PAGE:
1 Peter 3:15 NKJV
“But sanctify the Lord God in your hearts, and always be ready to give a defense to everyone who asks you a reason for the hope that is in you,
with meekness and fear." 

Author Bio:
Holly Varnum, Director of Curriculum Development at Reasons for Hope* joined us September 2021 to launch curricular materials to support many of our media resources. With degrees in education, curriculum and instruction, and educational administration, she comes with over three decades of experience in working with teens and adults in camp ministry, teaching and administration, and curriculum writing (A Beka Book, Focus on the Family, and Answers in Genesis to name a few). God has provided her with a well-rounded educational perspective through service in Christian schools, charter schools, public schools, Christian camps, and local church ministry. She has been a classroom teacher, instructional coach, administrator, camp counselor, Sunday School teacher, ladies’ Bible Study teacher, and conference speaker and looks forward to using her passion for God’s truth within the context of RforH*.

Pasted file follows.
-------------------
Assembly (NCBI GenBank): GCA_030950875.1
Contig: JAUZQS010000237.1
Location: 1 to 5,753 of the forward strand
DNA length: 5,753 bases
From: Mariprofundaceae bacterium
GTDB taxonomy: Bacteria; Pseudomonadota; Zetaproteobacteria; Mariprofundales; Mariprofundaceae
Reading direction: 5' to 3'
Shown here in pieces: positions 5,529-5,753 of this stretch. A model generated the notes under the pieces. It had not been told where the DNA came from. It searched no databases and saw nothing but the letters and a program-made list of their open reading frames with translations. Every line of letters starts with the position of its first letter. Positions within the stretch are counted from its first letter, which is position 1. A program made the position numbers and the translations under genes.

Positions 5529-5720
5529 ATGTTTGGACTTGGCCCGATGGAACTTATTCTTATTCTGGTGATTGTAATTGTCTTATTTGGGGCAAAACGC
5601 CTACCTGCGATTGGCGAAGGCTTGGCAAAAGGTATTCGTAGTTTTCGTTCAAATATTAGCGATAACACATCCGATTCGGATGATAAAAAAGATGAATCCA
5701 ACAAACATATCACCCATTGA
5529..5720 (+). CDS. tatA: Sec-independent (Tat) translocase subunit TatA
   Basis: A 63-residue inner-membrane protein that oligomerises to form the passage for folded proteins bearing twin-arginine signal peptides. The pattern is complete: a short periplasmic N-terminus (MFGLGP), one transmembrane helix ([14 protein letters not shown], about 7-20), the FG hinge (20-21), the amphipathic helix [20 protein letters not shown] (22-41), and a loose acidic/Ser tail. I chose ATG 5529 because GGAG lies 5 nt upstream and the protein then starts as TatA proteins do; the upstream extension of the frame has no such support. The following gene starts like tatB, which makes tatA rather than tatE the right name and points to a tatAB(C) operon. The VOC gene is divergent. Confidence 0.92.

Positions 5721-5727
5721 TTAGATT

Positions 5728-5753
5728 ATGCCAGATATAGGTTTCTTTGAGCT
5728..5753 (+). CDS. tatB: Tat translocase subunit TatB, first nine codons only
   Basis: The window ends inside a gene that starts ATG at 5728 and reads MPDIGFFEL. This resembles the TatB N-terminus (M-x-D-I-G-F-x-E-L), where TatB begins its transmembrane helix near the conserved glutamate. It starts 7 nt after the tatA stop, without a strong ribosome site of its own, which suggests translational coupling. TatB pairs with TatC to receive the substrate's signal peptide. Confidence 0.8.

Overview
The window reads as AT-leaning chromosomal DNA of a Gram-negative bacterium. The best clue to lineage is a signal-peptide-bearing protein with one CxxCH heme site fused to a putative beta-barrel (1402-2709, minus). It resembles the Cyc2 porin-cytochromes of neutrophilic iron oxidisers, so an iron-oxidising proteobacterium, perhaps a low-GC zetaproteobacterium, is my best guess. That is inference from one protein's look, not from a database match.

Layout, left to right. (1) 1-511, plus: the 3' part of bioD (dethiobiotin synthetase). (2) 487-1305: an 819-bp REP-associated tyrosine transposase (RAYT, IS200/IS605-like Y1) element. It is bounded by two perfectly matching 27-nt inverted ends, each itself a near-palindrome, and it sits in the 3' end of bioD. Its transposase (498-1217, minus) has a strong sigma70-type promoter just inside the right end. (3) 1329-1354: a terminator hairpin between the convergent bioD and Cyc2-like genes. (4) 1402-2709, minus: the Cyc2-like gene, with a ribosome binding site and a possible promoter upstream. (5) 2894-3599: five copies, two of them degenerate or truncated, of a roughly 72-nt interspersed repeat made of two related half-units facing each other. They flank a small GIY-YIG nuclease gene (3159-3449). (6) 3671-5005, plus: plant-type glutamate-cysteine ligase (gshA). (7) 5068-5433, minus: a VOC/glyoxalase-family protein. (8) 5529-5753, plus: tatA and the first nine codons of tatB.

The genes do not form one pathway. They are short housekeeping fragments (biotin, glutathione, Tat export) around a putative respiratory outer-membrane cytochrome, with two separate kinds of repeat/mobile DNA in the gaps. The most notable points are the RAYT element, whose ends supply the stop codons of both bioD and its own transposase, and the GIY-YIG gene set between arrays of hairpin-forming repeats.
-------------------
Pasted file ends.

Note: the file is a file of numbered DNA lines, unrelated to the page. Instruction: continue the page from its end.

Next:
Her hobbies include cooking and baking, hiking, camping, travel, and working on DIY projects. Holly and her husband, Paul, (RforH*’s new Media Content Director) also enjoy any time they can spend with their three grown daughters, two sons-in-law, and two grandchildren (so far!). They live in the beautiful state of Maine, and yes, eat lobster (properly pronounced “lobstah”) whenever they get a chance!